You would not expect a Lamborghini-sourced engine to make its way into the quad-ringed universe when Audi is clearly adept at producing their own insanely prodigious power plants. But that is exactly the case with the S6, the performance-infused genetic twin of the Audi A6. In doing so, Audi may have self-inflicted a small dent in their otherwise unblemished Teutonic armor.
Even before rubber hits the autobahn, the bar for high-end sports sedans is set about as high as Neuwanschtein Castle. So why Audi would monkey around with notoriously fickle Italian engineering is a mystery. As a consequence, the finished S8 package, while still very good, is not as good as you’d expect.
On paper, the Lamborghini’s 435 horsepower V10 engine and six-speed Triptronic automatic would appear to be just the right main course for a hearty meal of S6. Performance numbers, however impressive (155 mph top speed, 0-60 mph in 5.7 seconds), still lag nearly a second behind those of the S6’s counterparts in the BMW M5 and Mercedes E63 AMG. One culprit is weight which comes in at a hefty 4,500 lbs.
Standard performance features include a rack-and-pinion steering with Servtronic speed-dependent power assist, a sport-tuned independent suspension system, Anti-lock Brake and Electronic Brake pressure Distribution systems, and Audi’s Quattro permanent all-wheel drive system that provides a 40/60 power split between the front and rear tires. Both manual and Audi’s R-tronic automated-manual transmissions are sadly kept out of the mix in favor of the more sedate Tiptronic with available steering-wheel-mounted paddles.
It would be incomprehensible to label a sedan that achieves 60 mph in a mere 5.7 seconds as slow, but the A6 still seems more appropriate for a marathon than a sprint. Or a cross-country road trip, than a spin around the track. Perhaps a more positive comparison to the M5 and AMG would be that the S6 is more livable as an everyday sports sedan than the other two. If only marginally so.
Standard safety equipment on the 2009 Audi S6 includes anti-lock disc brakes, stability control, all-wheel drive, front-seat side airbags and full-length side curtain airbags. Rear side airbags are an extra-cost option.
Don’t expect to get a break at the pump with the S6 either. The EPA reports that the S6 achieves a fossil-depleting fuel economy average of 14 and 19 mpg in city and highway driving.
Although there are a few extras that can be added to augment the S6, it only really comes in one fairly extensively loaded trim level. The 2009 model receives a mild update of the front and rear-end styling, including revamped taillights, but the changes are minimal at best. The exterior styling is Audi-conservative with an absence of extraneous stylistic elements to indicate the car’s performance beyond the characteristic gaping maw grille and subtle “S6″ badging strategically added throughout.
Standard equipment includes premium leather, 19-inch wheels, performance tires, a sport-tuned suspension, upgraded brakes, adaptive bi-xenon headlights with washers and LED daytime running lights, keyless ignition and entry, sunroof, a power tilt and telescoping steering wheel, dual-zone automatic climate control, heated front sport seats with adjustable lumbar and driver-side memory. Electronic gizmos include Bluetooth, a DVD-based navigation system, voice-recognition capability, a back-up camera, Audi’s Multi Media Interface (MMI) system and a Bose surround-sound audio system with satellite radio, an iPod input and a six-CD changer in the glove box.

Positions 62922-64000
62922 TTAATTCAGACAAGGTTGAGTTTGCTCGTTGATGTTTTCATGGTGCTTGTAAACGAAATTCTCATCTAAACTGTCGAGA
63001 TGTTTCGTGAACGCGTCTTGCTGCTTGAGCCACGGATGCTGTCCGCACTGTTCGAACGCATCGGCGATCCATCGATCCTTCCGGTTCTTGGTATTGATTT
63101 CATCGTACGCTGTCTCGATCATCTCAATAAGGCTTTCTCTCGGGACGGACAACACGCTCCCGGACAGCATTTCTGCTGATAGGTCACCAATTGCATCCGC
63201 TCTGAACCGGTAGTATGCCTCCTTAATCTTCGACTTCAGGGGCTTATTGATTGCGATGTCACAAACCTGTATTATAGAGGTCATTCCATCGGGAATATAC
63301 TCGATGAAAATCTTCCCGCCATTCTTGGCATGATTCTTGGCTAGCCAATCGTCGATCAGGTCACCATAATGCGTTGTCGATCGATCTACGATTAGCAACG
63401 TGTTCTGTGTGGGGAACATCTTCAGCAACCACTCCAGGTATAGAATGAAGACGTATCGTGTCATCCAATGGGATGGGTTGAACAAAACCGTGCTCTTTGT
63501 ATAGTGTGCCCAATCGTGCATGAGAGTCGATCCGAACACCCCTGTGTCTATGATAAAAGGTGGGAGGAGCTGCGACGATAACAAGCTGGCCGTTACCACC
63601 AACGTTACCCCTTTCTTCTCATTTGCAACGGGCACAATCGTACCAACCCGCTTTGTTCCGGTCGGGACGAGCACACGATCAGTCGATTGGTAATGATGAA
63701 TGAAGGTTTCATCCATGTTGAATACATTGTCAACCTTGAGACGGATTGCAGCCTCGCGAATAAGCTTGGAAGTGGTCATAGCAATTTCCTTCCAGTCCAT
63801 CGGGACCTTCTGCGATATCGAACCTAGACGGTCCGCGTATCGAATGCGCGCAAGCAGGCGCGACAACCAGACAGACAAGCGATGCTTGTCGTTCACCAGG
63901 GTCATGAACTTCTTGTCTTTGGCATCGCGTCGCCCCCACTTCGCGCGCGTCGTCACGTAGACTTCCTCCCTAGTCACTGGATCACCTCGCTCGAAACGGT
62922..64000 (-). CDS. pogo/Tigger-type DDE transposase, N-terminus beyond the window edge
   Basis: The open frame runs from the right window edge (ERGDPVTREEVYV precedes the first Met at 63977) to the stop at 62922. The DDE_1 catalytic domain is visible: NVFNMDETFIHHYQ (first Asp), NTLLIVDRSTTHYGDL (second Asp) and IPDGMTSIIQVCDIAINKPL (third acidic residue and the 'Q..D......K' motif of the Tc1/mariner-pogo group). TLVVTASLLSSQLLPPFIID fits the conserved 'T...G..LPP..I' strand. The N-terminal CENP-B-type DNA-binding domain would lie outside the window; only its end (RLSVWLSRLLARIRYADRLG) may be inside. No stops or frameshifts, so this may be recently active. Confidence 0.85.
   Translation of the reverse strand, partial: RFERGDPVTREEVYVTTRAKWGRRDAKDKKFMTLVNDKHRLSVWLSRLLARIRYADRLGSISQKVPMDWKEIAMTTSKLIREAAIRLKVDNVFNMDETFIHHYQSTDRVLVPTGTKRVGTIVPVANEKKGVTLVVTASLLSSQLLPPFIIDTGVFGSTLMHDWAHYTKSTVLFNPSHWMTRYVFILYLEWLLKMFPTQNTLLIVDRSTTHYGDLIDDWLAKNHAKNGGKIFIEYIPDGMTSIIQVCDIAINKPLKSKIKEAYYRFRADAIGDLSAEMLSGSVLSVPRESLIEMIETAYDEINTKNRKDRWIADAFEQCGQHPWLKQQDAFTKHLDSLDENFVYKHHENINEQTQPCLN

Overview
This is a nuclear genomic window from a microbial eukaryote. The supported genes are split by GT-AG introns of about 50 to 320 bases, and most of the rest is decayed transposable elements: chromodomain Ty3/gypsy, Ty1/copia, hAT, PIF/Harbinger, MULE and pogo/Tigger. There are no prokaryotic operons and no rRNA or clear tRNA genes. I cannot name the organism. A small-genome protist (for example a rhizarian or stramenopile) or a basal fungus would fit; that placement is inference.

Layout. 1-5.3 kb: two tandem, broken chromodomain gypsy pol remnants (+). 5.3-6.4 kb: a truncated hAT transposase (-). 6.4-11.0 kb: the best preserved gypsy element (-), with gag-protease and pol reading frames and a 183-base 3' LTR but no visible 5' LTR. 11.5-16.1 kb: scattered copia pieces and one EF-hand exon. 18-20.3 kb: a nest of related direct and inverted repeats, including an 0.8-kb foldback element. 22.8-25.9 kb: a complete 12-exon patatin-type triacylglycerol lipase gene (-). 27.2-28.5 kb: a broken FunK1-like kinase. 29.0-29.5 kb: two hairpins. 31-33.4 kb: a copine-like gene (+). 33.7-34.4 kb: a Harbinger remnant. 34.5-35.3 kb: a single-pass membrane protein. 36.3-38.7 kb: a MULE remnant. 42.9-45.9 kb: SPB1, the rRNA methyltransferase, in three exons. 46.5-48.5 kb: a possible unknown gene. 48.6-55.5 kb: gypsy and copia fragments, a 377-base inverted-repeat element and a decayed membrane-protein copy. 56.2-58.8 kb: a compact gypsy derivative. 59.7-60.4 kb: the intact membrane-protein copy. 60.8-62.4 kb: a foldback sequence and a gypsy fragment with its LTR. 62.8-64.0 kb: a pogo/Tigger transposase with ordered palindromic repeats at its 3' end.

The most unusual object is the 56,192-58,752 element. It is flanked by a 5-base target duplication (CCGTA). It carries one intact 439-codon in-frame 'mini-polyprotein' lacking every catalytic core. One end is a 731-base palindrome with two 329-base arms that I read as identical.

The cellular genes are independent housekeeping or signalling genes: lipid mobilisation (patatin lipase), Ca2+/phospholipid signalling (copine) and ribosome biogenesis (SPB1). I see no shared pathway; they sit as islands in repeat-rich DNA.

Among the limited options are 18-inch wheels, non-sport seats, carbon-fiber interior trim instead of wood, heated rear seats, a blind-spot warning system and a sunroof that uses solar energy to power a ventilation system that cools the interior when parked – a feature we hope makes its way into a wide swath of vehicles in the future.
The interior is predictably trimmed in supple leather and aluminum with birch wood accents, basically your typical Audi interior fare. Whereas the S6 performance may fall slightly short of expectations, the interior is about as good as it gets. The front sport seats provide good support during aggressive driving with extra bolsters on the sides. The standard MMI system controls entertainment, communication and navigation functions via the dash-mounted LCD screen and a large knob on the center console take a bit of getting use to, but it isn’t any worse than BMW’s interactive system. Truck size further confirms the S6’s road trip prowess with a large 16-cubic-foot capacity.
Before talking price, it should be noted that the S6 is roughly $10,000 cheaper than both the BMW and Mercedes cars that it is often compared to. So while it may be slightly less of a speedster, it is also the economical choice of the bunch. That being said it costs almost $76,000. Perhaps the biggest indictment against it, is that it is at least $25,000 more than its tamer A6 family member. Quite a premium considering the supercharged A6 develops 300 horses, sprints to 60 mph only .2 seconds slower and still has a top speed of 155 mph.